Frequently asked questions with some answers
What is Letterpress printing
Letterpress printing is a simple process, basically it is relief printing using loose type, the term now includes other types of reliefe surfaces using the same equipment. Other forms of relief printing are Wood engravings (end grain) including wood type, type slugs (Intertype, Linotype, Ludlow), Wood cuts (cross grain), Lino cuts (Linoleum or other composites) as well as all the forms of chemically and mechanically prepared printing surfaces like etched plates (zinc or magnesium, sometimes aluminium, steel or copper) called blocks when mounted on a wood or metal base, engraved plates using routers and lasers as well as developed plates made of prepared polymers or liquid resins and vulcanised rubbers used in flexo and rotary letterpress. Most of the primary surfaces were reproduced in the past as stereotypes and electrotypes for high speed presses and to make working duplicates that were better suited to storage.
- Stay open/proofing ink, does not dry, soaks into paper, used on proof presses to avoid regular washup
- Oil based inks, traditional
- Rubber based inks, work better on some surfaces, stay open on the press for longer
- Soya based inks, some of the linseed oil is replaced with soya oil, similar characteristics, perhaps greener
- UV cure inks, suitable for certain non absorbent substrates, need post UV cure
- Water based inks, not suitable for metal type (or distributor rollers), can be used with wood or lino cuts
- Artists oil colours, useful for small amounts of colours for tinting and testing
Hand Set Type, basic differences
- Brass type – individually engraved, used for foil blocking, durable and expensive, very limited designs, rare
- Zinc/Mazak type – Cast for foiling work, durable, limited designs, uncommon
- Foundry type – Traditionally hand cast, now cast by machine by a short list of foundries, durable, expensive, some still available second hand and the occasional unused old stock. Suitable for foiling and letterpress
- Monotype – machine cast, can be machine set and output on a Monotype Composition caster in ready set lines (up to about 14 point size) or in fonts for hand setting, cast on a Monotype Super Caster in larger sizes, suitable for less demanding foiling work, long life with carefull letterpress work. Second hand, unused old stock and new is usually available
- Wood type – Some still available second hand, not much made any more (Hamilton Wood Type and Printing Museum still makes), traditionally condensed fonts in the larger sizes for posters, broadsides and headlines, can get very large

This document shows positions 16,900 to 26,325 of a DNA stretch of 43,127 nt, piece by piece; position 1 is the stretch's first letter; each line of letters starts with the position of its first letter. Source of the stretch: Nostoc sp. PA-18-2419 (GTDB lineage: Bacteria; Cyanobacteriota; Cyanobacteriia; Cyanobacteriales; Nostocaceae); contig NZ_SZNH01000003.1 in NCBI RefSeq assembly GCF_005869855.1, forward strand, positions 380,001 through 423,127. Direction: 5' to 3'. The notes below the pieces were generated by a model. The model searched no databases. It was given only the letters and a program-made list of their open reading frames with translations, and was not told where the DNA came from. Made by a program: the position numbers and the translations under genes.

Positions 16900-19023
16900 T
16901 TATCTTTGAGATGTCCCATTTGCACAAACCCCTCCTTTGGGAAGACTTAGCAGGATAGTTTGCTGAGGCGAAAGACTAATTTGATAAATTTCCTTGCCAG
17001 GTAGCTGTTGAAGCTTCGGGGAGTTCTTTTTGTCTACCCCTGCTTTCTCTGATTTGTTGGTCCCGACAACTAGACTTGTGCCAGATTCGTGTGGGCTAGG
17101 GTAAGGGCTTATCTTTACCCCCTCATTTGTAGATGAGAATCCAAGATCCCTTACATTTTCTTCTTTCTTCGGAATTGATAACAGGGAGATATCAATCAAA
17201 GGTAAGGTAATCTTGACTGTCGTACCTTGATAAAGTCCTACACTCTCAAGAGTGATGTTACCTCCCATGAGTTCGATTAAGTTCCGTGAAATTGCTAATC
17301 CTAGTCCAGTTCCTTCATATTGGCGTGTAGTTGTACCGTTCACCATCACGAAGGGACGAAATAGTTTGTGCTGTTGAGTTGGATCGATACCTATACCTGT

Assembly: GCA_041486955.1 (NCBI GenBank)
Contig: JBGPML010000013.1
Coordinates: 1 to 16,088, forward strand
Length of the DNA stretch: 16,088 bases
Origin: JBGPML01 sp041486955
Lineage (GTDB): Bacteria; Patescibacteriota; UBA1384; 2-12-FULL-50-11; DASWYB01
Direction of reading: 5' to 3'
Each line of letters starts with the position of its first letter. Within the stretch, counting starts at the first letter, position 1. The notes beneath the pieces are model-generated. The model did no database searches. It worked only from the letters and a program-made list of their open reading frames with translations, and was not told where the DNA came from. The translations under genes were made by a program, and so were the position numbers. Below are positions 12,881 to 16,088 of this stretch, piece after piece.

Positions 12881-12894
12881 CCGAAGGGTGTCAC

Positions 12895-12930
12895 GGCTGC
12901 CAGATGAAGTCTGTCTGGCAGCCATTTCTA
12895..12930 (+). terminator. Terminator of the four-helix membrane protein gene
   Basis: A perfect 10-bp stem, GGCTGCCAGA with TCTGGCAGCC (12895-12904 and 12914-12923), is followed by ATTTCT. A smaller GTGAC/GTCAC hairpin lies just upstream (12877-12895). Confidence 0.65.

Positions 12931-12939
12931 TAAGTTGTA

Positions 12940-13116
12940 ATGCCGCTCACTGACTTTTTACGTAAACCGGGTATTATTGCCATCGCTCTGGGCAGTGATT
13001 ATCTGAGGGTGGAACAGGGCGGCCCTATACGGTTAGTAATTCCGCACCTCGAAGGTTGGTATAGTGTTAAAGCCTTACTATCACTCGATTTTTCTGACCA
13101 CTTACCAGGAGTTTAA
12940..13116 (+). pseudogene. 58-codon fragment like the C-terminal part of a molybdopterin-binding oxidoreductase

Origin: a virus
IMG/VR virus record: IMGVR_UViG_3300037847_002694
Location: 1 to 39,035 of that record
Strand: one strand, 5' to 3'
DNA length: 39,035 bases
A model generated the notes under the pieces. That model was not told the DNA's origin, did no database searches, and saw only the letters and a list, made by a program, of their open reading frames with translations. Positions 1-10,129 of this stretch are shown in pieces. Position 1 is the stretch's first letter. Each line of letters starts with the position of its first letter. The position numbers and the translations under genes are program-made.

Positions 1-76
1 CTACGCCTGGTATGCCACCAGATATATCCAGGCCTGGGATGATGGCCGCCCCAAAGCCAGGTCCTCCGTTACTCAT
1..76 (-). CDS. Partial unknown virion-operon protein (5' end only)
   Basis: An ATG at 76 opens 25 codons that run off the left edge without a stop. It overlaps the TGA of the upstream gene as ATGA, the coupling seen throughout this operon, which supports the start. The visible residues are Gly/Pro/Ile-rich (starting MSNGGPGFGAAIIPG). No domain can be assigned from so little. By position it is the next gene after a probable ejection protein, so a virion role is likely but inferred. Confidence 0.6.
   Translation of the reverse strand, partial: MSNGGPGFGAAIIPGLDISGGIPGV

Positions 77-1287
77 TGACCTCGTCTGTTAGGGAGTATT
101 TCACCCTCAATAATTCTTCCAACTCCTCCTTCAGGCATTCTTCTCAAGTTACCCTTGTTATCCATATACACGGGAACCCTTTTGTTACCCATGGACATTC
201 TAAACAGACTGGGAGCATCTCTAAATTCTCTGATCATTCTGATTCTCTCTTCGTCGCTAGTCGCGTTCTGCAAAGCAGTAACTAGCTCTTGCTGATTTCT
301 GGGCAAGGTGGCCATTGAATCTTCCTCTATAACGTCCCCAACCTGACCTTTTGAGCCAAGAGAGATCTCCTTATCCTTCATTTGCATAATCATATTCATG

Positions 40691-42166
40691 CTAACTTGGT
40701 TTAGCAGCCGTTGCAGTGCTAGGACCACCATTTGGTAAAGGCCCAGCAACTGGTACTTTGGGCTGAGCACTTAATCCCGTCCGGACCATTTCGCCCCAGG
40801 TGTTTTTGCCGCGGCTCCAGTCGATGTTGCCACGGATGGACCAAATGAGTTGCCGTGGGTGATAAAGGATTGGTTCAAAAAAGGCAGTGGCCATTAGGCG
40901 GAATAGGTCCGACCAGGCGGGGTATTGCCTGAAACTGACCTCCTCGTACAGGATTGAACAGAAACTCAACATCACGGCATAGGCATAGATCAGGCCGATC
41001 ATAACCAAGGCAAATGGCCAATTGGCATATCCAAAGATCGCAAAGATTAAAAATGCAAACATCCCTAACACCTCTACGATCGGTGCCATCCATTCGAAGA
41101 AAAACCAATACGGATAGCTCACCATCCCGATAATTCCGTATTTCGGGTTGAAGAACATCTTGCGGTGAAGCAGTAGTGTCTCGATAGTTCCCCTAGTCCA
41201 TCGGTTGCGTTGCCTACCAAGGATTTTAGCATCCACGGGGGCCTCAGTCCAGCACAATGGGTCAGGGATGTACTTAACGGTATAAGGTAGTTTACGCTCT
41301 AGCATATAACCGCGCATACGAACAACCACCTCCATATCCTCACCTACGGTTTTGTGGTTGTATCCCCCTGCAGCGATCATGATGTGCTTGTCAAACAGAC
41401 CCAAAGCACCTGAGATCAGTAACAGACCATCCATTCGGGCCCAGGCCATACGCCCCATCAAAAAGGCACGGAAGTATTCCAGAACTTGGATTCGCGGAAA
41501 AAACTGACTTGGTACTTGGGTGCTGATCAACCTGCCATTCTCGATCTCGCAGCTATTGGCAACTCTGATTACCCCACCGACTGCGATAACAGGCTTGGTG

The printing measurement system was a in house affair for a long time. A mumber of times steps to standardise it were taken. The largest group of users were the Anglo – American printers and they eventually standardised on the point system. This is a set of measurements where one inch is made up of almost exactly 72 points. Pica was the font size that was selected as the 12point font in the new system. An Em quad in any font is as wide as it is high so a Pica (12point) Em quad is 12 pt high and wide, hence a ‘pica’ or ‘pica em’ is used to describe a length of about 12pt (almost 1/6 th of an inch). When typesetting was computerised Adobe et al decided that it would be easier to round the number of points in an inch to exactly 72 and that it the point size supported by all desktop publishing applications, early Macintosh monitors and many dot-matrix printers supported a resolution of 1/72 of an inch, equal to the new digital point size.
Like the linear measurements of the type the height was also open to much variety and fonts from one foundry would not match those of another and could not be simply mixed. In the end a height of .918 inches was selected as the standard for the type height (cast slugs and wood type too) and still remains so to this day in the Anglo – American system. Stereotype, electrotype and photochemically etched plates are traditionally mounted onto wood or metal blocks or raised honeycomb based to come up to the same height so they can be mixed with other elements in the press. Lino cuts, wood cuts and wood engravings are also made or mounted to this height to allow use in standard presses.
Type metal safety
- Don’t poke your finger into the molten typemetal in a slug casting machine.
- Don’t ingest any bits of typemetal and wash your hands with soap after working with it.
- Mop or vacuum type metal dust rather than sweeping.
Much has been said about paper for printing for letterpress. These days the requirements are different from 50 years ago. At the height of the letterpress era almost any paper could be made to work, the craftsmen were skilled and a suitable means would be devised, obviously certain papers were better suited to certain work and half-tone photos would be printed on smooth coated stock. These days the trand is returning to the historical papers with more cotton rag content for the bulking and archival qualities. Hand made paper (especially in a laid mould) has also been a tradition that is held in high esteem because of the durability of the paper and historical correctness for hand printed works. Hand made paper tends to wards more bulk and a rougher surface and as such lends itself to being printed when damp, this often results in output that is a sight to behold.